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Article
October 31, 1931

THE VOLUME OF THE CIRCULATION AND ITS REGULATION BY THE VENOPRESSOR MECHANISM

Author Affiliations

NEW HAVEN, CONN.

From the Laboratory of Applied Physiology, Sheffield Scientific School, Yale University.

JAMA. 1931;97(18):1265-1269. doi:10.1001/jama.1931.02730180001001
Abstract

The volume of the circulation is the size of the blood stream pumped through the lungs and out to all the organs of the body by the heart. It is not the same thing as the total blood volume of the body. The blood volume is measured simply in liters or in liters per kilogram of body weight. The volume of the circulation is measured in liters of blood flow per minute.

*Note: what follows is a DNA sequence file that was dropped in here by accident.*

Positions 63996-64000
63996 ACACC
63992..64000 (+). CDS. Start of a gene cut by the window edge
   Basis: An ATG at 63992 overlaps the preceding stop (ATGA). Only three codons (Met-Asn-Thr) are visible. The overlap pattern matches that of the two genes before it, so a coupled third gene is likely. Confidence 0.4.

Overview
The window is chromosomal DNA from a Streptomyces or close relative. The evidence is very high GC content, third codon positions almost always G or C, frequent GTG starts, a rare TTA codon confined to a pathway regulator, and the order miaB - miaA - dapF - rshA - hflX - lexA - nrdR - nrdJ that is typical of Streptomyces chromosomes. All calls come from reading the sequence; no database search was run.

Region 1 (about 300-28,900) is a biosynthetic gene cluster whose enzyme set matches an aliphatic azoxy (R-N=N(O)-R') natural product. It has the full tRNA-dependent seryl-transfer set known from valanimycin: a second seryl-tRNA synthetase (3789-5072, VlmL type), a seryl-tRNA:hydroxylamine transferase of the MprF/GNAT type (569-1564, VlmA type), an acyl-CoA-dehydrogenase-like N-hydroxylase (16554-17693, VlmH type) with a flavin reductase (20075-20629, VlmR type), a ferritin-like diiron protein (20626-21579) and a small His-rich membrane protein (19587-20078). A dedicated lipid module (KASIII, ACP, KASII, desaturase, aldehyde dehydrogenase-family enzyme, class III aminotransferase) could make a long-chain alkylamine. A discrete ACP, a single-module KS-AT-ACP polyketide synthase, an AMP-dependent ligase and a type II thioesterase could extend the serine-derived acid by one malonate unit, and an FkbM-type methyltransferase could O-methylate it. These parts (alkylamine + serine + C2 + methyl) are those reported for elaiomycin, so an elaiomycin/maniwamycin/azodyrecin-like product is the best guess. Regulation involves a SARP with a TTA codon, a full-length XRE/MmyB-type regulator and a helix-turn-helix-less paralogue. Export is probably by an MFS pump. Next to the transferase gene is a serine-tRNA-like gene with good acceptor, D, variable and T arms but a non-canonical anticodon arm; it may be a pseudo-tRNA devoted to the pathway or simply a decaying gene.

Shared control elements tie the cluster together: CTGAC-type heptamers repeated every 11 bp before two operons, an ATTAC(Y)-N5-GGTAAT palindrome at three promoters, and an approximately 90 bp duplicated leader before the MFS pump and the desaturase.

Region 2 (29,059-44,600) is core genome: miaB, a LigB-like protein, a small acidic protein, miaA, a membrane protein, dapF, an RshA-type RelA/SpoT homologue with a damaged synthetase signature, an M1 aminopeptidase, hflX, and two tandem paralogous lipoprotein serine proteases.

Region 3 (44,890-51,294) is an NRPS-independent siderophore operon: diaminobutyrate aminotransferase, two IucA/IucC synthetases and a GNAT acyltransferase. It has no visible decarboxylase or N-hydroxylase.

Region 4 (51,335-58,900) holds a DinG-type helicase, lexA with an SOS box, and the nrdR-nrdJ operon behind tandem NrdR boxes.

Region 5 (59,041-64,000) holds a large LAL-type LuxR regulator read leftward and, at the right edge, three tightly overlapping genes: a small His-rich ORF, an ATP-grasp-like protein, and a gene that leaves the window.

It is merely a coincidence that in a resting man of average size the heart pumps each minute a volume which is about equal to all the blood in the body.1 In small animals, with their high metabolism, the heart beats so rapidly and the volume of the circulation is so large that, as an average, each particle of blood goes round the circulation two or three times each minute. In large animals the heart beats more

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